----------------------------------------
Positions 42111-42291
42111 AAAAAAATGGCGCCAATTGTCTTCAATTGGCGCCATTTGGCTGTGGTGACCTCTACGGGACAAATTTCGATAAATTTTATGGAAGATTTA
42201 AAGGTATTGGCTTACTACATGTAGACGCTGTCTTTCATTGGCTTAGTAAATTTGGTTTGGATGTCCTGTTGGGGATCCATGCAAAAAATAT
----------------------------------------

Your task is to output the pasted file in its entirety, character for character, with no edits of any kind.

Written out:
Positions 42111-42291
42111 AAAAAAATGGCGCCAATTGTCTTCAATTGGCGCCATTTGGCTGTGGTGACCTCTACGGGACAAATTTCGATAAATTTTATGGAAGATTTA
42201 AAGGTATTGGCTTACTACATGTAGACGCTGTCTTTCATTGGCTTAGTAAATTTGGTTTGGATGTCCTGTTGGGGATCCATGCAAAAAATAT